The start of a new fantasy series, Spellslinger had me intrigued when I read the first chaper on Readers First. De Castell has worked in so many disciplines – I am particularly interested to find out how his background in archaeology and the arts feeds into his narrative. As the novel opens, trainee mage Kellan is running out of time to prove he has any magical ability. If he cannot do so, society dictates he must do service work. I wonder whether Kellan will find a third way, and whether it will relate to the gift with animals we see in the first pages? This also seems topical, as social divides become more pronounced.
One Silver Summer
In my mid-teens I loved all things Daphne Du Maurier, especially Rebecca. One Silver Summer is marketed as an adventure in Du Maurier’s cornwall suitable for the ‘Clean Teen’ audience, (for those of you who have not come across this publishing term, it describes a market which exsists for books with teenage characters/issues suitable for a pre-teen audience.) Protagonist Sass discovers a horse – I loved Lauren St John’s horsey books, which were aimed at the same market.
The Sleeping Prince
I read The Sin Eater’s Daughter in April. In TSED, the Sleeping Prince was a fairy tale character, who had slept for five hundred years while his kingdom fell into enemy hands. The ending ensured I could not leave it any length of time before I read the sequel.
The blurb suggests Twylla is not the main character in The Sleeping Prince, but I understand from people I have spoken to Twylla returns. I look forward to seeing how she develops.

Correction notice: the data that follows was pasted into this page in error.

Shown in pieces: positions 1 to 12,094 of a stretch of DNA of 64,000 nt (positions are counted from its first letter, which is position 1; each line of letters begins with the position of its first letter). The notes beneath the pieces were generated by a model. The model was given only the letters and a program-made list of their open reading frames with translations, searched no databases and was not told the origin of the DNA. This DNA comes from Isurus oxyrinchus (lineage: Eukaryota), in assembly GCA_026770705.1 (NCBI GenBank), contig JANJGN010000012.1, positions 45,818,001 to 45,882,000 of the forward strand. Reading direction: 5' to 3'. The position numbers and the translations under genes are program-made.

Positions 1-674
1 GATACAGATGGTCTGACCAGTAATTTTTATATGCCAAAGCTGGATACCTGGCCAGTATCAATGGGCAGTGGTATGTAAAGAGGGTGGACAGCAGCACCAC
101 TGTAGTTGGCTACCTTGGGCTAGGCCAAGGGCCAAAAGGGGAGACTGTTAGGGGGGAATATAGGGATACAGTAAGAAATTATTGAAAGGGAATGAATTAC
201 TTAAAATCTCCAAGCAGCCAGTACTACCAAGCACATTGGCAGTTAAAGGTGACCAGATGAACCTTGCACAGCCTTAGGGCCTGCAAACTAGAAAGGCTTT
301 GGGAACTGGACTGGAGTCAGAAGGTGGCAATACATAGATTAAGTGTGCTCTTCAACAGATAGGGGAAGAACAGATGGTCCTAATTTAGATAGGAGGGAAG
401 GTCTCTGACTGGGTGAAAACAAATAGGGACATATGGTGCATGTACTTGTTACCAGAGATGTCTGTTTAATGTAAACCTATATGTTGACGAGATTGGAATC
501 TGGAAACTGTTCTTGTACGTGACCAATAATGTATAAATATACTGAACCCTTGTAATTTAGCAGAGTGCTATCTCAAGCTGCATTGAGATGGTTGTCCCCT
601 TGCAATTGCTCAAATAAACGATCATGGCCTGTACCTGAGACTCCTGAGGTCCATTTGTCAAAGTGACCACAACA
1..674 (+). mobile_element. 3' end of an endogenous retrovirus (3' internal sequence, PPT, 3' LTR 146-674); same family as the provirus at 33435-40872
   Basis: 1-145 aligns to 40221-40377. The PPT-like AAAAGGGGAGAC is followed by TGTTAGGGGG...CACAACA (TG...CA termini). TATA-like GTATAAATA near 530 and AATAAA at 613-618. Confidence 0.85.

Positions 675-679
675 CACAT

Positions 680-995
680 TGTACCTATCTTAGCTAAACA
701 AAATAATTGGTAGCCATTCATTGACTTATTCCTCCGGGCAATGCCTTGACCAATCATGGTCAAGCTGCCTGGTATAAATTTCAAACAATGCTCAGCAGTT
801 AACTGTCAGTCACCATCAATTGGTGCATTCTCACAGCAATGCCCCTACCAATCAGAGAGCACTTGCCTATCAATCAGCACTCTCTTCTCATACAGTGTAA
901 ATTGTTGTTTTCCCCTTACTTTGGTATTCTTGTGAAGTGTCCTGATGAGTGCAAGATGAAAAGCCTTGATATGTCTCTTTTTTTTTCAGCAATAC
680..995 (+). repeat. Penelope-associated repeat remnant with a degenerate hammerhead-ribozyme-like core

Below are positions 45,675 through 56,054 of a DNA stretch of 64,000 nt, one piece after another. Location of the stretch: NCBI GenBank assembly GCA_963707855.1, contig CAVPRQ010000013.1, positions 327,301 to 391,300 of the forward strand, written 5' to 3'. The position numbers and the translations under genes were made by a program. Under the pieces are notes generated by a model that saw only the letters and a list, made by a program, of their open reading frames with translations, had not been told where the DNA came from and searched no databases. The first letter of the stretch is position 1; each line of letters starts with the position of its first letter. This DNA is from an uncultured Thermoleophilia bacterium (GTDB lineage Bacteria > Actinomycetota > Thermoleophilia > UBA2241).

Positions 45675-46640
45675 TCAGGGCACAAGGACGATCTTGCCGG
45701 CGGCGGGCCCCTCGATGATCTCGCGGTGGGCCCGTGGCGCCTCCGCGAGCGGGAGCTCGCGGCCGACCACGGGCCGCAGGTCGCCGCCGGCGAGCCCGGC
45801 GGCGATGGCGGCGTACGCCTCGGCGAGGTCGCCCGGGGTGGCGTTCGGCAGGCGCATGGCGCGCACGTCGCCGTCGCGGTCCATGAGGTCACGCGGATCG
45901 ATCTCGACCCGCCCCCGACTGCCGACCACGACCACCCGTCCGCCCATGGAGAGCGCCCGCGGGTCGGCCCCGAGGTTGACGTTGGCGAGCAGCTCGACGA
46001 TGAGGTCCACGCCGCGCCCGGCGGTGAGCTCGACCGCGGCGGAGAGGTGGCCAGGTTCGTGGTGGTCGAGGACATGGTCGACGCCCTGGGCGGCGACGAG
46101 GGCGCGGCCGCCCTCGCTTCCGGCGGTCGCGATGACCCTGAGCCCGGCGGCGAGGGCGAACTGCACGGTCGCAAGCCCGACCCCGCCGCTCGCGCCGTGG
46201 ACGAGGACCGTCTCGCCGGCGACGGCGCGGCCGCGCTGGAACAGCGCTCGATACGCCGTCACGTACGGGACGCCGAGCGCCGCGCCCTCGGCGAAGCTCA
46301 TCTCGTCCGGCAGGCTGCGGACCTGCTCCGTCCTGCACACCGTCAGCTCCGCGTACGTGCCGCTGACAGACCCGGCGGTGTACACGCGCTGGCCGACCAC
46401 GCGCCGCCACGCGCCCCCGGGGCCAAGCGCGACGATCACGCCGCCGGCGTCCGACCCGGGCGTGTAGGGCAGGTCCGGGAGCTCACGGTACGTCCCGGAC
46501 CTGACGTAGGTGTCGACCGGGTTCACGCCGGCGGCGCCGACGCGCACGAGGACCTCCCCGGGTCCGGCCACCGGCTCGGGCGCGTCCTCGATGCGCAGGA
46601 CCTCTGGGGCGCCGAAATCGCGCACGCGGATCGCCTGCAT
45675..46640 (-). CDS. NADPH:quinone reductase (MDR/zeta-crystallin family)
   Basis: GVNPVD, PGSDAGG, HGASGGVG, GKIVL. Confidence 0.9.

The Night Spinner
The Night Spinner has been on my TBR pile since publication. Given I reserved a copy and blagged a lift in order to collect it, I cannot explain why it is still on my pile. Perhaps I am having difficulty with saying goodbye to Moll? I have loved Moll and Gryff since the word go, and always love headstrong female characters. I trust Elphinstone – heck, they’re her characters … I have meant to give several days to a readathon, starting from The Dreamsnatcher and working through to the end. May will be the month I make that space, and finally finish Moll’s adventures.
‘Gritty Urban Drama’? Fills me with dread and preconceptions. I felt the same thing about romance ahead of One Italian Summer. I loved One Italian Summer. I super-loved Wing Jones. Wing Jones opened my eyes to fiction with a contemporary setting. My heart belongs to fantasy – with subsections for historical drama and political dystopia, but after reading Wing Jones I decided to read at least one contemporary novel a month. Orange Boy seemed like a natural progression from Wing Jones. Like Wing Jones, everybody’s read it. Everybody’s raved about it. I know social class is a major theme in Orange Boy, but that is about all I know. If the awards are anything to go by, I am in for a treat.
Ned’s Circus of Marvels – The Gold Thief
Ned’s Circus of Marvels was a page turner. Fisher has a background in television and film, and knows how to write a scene. In some ways the story was familiar – a world of magic and mayhem exsists alongside ours, hidden by a veil. I found it a reassuring familiarity rather than a dull one. So much about the novel was new, from the imaginative setting to the characters, who develop and change as a result of their adventures. I hope to be as lost in the second book as I was in the first.
What is on your TBR pile? Have you read any of the books above?